Here is the surface formed by revolving around the x axis for x between 0 and 2, showing one of the disks that sweep out the volume:

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**To calculate the volume**

enclosed inside the surface, we need to add up the volumes of all the disks. The disks are (approximately) cylinders turned sideways, and the disk centered at (x,0) has radius and width (or height) dx. The volume of the disk is thus To find the total volume of the solid we have to integrate this quantity for x from 0 to 2. We get , or cubic units

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A formula for volume: In general, if the piece of the graph of the function of y = f (x) between x = a and x = b is revolved around the x axis, the volume inside the resulting solid of revolution is calculated as: The same sort of formula applies if we rotate the region between the y-axis and a curve around the y-axis (just change all the x's to y's). Talk through quickly at WB.

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**The same region rotated around the y axis**

A different kind of problem is to rotate the region between a curve and the x axis around the y axis (or vice versa). For instance, let's look at the same region (between y=0 and y= for x between 0 and 2), but rotated around the y axis instead: The same region rotated around the y axis

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**The generating curve Here is the surface being swept**

out by the generating curve: The generating curve

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We could sweep out this volume with “washers” with inner radius y2 and outer radius 2 as y goes from 0 to Washers Each washer is (approximately) a cylinder with a hole in the middle. The volume of such a washer is then the volume of the big cylinder minus the volume of the hole.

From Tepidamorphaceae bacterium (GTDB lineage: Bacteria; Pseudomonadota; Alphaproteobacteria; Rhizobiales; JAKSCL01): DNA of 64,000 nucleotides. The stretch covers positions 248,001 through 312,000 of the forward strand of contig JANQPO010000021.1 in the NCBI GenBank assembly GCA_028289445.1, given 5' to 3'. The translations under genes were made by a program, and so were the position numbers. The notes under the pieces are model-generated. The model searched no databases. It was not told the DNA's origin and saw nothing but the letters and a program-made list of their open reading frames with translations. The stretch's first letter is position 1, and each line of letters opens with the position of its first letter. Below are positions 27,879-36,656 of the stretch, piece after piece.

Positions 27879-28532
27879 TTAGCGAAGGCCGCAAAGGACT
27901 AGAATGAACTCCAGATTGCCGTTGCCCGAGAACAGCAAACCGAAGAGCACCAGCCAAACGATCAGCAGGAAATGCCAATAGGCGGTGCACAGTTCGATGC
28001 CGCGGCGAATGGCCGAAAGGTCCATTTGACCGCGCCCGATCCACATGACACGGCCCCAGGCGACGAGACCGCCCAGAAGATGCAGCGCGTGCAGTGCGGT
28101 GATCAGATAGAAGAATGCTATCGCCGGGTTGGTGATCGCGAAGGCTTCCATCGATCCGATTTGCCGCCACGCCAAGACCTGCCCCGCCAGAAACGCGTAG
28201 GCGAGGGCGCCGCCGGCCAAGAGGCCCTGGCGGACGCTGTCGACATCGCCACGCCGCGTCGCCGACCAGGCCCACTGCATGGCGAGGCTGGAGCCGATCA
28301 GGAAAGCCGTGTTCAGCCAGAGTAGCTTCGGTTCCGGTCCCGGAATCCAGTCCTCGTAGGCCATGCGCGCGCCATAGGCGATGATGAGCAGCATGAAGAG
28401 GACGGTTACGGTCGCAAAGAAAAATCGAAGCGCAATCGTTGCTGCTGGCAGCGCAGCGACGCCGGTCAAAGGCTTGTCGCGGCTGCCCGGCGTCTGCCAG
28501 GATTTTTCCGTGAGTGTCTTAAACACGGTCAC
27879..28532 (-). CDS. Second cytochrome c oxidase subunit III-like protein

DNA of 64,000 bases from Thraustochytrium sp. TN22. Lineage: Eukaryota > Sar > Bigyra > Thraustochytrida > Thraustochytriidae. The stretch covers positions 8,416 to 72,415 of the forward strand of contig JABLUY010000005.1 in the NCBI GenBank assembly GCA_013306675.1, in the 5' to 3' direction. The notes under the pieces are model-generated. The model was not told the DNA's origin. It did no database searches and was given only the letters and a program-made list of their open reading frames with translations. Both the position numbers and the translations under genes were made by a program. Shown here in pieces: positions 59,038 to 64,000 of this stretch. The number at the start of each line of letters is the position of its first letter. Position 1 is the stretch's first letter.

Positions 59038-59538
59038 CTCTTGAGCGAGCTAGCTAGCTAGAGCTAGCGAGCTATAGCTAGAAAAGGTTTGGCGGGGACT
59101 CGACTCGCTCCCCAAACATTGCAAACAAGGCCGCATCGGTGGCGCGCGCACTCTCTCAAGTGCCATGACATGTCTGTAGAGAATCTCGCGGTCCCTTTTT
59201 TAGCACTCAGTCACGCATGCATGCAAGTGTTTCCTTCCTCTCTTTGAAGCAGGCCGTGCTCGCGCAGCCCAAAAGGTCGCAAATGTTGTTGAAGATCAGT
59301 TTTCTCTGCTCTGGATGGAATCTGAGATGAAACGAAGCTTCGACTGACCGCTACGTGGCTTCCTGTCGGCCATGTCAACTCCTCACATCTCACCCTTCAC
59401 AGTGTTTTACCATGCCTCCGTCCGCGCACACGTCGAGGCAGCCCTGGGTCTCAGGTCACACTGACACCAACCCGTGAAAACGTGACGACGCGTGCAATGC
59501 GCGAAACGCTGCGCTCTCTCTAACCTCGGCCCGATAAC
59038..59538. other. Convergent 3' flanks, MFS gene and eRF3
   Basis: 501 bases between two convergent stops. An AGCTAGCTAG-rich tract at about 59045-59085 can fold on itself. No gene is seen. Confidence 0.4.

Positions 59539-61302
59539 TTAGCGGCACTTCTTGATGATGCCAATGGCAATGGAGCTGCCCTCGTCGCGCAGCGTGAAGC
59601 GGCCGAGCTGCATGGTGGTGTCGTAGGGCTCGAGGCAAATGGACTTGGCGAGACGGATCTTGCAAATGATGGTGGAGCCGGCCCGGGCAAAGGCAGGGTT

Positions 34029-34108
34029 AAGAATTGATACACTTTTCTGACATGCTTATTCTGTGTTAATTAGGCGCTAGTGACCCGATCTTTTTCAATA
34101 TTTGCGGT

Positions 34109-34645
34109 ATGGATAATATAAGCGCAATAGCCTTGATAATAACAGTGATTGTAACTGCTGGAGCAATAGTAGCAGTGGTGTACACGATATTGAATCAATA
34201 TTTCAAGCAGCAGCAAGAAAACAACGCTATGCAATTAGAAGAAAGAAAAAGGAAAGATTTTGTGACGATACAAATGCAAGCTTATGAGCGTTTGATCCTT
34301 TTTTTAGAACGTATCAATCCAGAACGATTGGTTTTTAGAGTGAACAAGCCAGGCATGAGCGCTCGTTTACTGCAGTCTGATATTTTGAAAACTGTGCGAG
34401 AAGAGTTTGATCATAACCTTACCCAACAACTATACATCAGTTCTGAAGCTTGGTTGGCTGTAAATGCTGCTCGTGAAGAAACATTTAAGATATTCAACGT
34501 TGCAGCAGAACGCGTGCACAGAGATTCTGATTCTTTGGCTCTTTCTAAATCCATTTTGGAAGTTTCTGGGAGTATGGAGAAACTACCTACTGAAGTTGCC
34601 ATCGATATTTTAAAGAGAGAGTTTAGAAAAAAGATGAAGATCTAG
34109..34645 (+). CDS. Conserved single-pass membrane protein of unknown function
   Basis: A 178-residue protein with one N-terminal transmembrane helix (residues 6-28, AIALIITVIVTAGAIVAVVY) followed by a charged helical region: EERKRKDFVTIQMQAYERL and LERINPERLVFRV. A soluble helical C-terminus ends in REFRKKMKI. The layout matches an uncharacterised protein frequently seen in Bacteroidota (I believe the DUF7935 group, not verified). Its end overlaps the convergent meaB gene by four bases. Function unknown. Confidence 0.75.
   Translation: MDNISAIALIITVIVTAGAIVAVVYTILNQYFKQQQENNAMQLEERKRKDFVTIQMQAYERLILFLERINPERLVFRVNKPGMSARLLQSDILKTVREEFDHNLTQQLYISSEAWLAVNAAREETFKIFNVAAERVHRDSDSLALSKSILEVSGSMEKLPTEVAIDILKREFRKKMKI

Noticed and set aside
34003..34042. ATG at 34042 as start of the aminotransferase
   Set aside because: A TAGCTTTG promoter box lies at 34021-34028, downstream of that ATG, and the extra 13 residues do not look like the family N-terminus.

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**The volume of the washers...**

For the washer centered at the point (0, y), the radius of the outside cylinder is always equal to 2, and the radius of the hole is equal to the corresponding x (which, since , is equal to y2 ). And the height of the washer is equal to dy. So the volume of the washer is

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**Therefore the volume of the entire solid is**

cubic units

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**Another way to sweep out this volume is with "cylindrical shells".**

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**The volume of a cylindrical shell**

Each cylindrical shell, if you cut it along a vertical line, can be laid out as a rectangular box, with length , with width and with thickness dx. The volume of the cylindrical shell that goes through the point (x,0) is thus So, we can calculate the volume of the entire solid to be: cubic units, which agrees with the answer we got the other way.

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**Other volumes with known cross sections**

Another family of volume problems involves volumes of three-dimensional objects whose cross-sections in some direction all have the same shape. For example: Calculate the volume of the solid S if the base of S is the triangular region with vertices (0,0), (2,0) and (0,1) and cross sections perpendicular to the x-axis are semicircles. First, we have to visualize the solid. Here is the base triangle, with a few vertical lines drawn Other volumes with known cross sections on it (perpendicular to the x-axis). These will be diameters of the semicircles in the solid.

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Now, we'll make the three-dimensional plot that has this triangle as the base and the semi-circular cross sections. At WB, also use scan converter. 3-D

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From that point of view you can see some of the base as well as the cross section. We'll sweep out the volume with slices perpendicular to the x-axis, each will look like half a disk: 3-D BOX

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**The volume of that object:**

Since the line connecting the two points (0,1) and (2,0) has equation y = 1 - x/2, the centers of the half-disks are at the points (x, 1/2 - x/4), and their radii are likewise 1/2 - x/4. Therefore the little bit of volume at x is half the volume of a cylinder of radius 1/2 - x/4 and height dx, namely Therefore, the volume of the solid S is:

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Finally... Note that we could also have calculated the volume by noticing that the solid S is half of a (skewed) cone of height 2 with base radius = 1/2. Using the formula for a cone, we arrive at the same answer, cubic units.

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7.2 Volumes APPLICATIONS OF INTEGRATION In this section, we will learn about: Using integration to find out the volume of a solid.

7.2 Volumes APPLICATIONS OF INTEGRATION In this section, we will learn about: Using integration to find out the volume of a solid.